Control of trading in agricultural real estate


The new Agricultural System Act of 5 August 2015 enters into force on 1 January 2016, superseding the act of 11 April 2003. Barring further amendments, from the New Year the Agricultural Property Agency will be vested with expanded pre-emptive rights and new rights to decide on whether agricultural establishments can be partitioned.

Under current law, if no one else has pre-emptive rights to agricultural land or they fail to exercise a pre-emptive right, the Agricultural Property Agency, acting for the State Treasury, is vested with a pre-emptive right pursuant to the Agricultural System Act of 11 April 2003 in the case of sale of agricultural real estate with an area of 5 hectares or more. And in the case of transfer of ownership of agricultural real estate with an area of less than 5 hectares through an agreement other than a contract of sale, the agency, acting for the State Treasury, may submit a declaration acquiring the property for payment of a monetary equivalent. From 1 January 2016, these provisions will apply instead to agricultural properties no smaller than 1 hectare.

There will also be a new instrument in the form of a decision by the local branch of the Agricultural Property Agency on the permissibility of division of an agricultural establishment—as defined in the Civil Code to mean agricultural land together with woodlands, buildings or parts of buildings, equipment and inventory, which constitute or could constitute an organised economic whole, along with rights connected with operation of the agricultural establishment—on an area with no less than 1 hectare of agricultural land.

Under Art. 8(1) of the new act, if the transfer of ownership of agricultural real estate would result in division of an agricultural establishment, the transfer will be permitted under any of the following circumstances:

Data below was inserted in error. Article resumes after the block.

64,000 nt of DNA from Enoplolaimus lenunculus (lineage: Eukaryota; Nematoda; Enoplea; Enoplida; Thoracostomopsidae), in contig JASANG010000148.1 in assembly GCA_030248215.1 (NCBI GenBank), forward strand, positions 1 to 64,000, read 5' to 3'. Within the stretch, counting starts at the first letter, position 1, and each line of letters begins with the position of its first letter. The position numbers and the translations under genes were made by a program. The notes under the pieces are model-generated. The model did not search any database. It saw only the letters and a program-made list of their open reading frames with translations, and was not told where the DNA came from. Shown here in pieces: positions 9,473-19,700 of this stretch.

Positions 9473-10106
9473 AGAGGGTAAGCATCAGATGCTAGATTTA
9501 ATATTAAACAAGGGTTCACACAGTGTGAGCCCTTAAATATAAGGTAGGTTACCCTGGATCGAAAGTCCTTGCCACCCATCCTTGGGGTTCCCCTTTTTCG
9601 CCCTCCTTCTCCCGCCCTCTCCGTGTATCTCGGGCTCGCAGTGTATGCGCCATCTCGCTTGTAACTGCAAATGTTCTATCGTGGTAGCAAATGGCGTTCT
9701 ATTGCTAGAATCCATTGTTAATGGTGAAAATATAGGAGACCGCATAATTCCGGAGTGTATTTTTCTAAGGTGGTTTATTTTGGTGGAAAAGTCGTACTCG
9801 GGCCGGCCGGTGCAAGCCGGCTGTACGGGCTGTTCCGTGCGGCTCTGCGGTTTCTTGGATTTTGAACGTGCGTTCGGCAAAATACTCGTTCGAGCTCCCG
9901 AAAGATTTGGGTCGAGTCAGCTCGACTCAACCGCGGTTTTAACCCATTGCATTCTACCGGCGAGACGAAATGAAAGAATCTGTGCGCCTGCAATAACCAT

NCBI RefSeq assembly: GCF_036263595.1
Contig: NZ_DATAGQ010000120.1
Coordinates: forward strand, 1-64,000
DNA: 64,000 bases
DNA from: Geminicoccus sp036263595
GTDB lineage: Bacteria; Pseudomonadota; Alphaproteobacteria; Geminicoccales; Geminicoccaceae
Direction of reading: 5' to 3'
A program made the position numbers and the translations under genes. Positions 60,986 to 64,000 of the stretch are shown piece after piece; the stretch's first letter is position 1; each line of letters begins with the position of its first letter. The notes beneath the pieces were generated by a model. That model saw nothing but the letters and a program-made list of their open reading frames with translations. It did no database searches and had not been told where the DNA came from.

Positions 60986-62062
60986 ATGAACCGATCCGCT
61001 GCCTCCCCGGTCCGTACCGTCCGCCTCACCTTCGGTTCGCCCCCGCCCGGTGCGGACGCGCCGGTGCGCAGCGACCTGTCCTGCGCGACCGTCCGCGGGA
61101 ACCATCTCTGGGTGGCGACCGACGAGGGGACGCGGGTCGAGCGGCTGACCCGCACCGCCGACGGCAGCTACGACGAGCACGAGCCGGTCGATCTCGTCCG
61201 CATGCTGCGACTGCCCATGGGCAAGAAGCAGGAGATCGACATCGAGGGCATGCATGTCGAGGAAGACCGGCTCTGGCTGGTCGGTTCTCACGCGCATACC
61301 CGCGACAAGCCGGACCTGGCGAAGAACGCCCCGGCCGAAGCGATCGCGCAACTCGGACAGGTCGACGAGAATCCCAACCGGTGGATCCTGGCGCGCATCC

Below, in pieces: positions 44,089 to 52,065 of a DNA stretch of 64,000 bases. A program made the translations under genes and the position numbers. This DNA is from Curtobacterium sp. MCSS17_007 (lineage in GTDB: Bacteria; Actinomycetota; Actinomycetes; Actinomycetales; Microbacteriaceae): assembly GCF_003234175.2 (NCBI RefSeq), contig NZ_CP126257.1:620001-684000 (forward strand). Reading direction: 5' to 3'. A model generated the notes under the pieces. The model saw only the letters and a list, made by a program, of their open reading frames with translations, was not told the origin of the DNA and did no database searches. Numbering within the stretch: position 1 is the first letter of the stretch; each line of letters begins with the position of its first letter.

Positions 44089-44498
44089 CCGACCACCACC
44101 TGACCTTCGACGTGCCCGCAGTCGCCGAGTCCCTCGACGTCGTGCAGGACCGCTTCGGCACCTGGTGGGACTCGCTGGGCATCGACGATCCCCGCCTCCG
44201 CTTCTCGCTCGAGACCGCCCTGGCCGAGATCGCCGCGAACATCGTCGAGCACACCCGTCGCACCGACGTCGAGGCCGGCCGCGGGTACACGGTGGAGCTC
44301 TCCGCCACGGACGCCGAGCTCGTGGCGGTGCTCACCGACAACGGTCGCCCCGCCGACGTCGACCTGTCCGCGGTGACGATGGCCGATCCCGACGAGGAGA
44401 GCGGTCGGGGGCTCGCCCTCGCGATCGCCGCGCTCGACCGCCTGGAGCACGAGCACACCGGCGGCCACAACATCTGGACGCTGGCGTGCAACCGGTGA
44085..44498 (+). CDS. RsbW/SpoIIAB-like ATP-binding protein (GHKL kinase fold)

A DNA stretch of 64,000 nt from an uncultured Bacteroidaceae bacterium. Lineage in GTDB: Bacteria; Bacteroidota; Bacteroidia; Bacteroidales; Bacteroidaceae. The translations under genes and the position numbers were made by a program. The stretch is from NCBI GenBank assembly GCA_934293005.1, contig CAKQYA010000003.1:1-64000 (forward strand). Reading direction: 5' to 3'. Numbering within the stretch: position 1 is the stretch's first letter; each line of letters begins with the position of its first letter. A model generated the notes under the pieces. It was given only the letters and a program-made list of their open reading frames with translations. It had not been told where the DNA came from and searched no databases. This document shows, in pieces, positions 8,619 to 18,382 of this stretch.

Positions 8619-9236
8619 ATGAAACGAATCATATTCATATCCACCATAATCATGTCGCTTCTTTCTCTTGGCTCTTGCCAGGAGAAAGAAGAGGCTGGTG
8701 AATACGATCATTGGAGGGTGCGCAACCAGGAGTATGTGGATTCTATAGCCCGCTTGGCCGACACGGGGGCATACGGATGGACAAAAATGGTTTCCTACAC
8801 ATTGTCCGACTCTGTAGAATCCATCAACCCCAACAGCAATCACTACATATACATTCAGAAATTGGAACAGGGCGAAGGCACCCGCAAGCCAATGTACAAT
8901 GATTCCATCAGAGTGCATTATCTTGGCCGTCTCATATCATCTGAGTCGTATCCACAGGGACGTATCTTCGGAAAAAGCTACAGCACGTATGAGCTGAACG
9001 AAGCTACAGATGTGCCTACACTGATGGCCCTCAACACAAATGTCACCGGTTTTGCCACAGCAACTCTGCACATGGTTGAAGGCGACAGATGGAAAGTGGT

• The area of agricultural land that remains the property of the seller is less than the area of agricultural land necessary to conduct agricultural activity (the basic area standard for agricultural land in agricultural establishments), but the sold property or part thereof together with the agricultural land of the acquirer will create or enlarge an agricultural establishment.
  • The area of the acquired agricultural land together with the agricultural land owned by the acquirer will be greater than the area of agricultural land continuing to be owned by the seller.
  • The sold agricultural land or a part of it includes agricultural land not adjacent to other agricultural land included in the same agricultural establishment of the seller, but is adjacent to agricultural land included in an agricultural establishment owned by the acquirer.
  • In an exchange agreement, the difference in the areas of the exchanged agricultural properties, calculated in “conversion” hectares referred to in agricultural tax regulations, does not exceed 10%.
  • The transfer is intended to establish a rational boundary between agricultural establishments.
  • The seller retains ownership of land under a residential building together with other adjacent structures and land necessary for proper use of the residential building, whose total area does not exceed 0.5 hectare, and the sold agricultural real estate or part of it together with the acquirer’s agricultural real estate will create or enlarge an agricultural establishment.

The Agricultural Property Agency will oversee trading in agricultural land and decide not only on sale of agricultural properties, but also transfers of ownership other than by a contract of sale. This will create a level of state intervention in real estate transactions not seen in Poland at any time since 1990. It would be worthwhile to consider changing these regulations and finding other, less intrusive instruments for shaping the country’s agricultural system.

Iwona Kasperek, Tomasz Zasacki, Real Estate & Construction Practice, Wardyński & Partners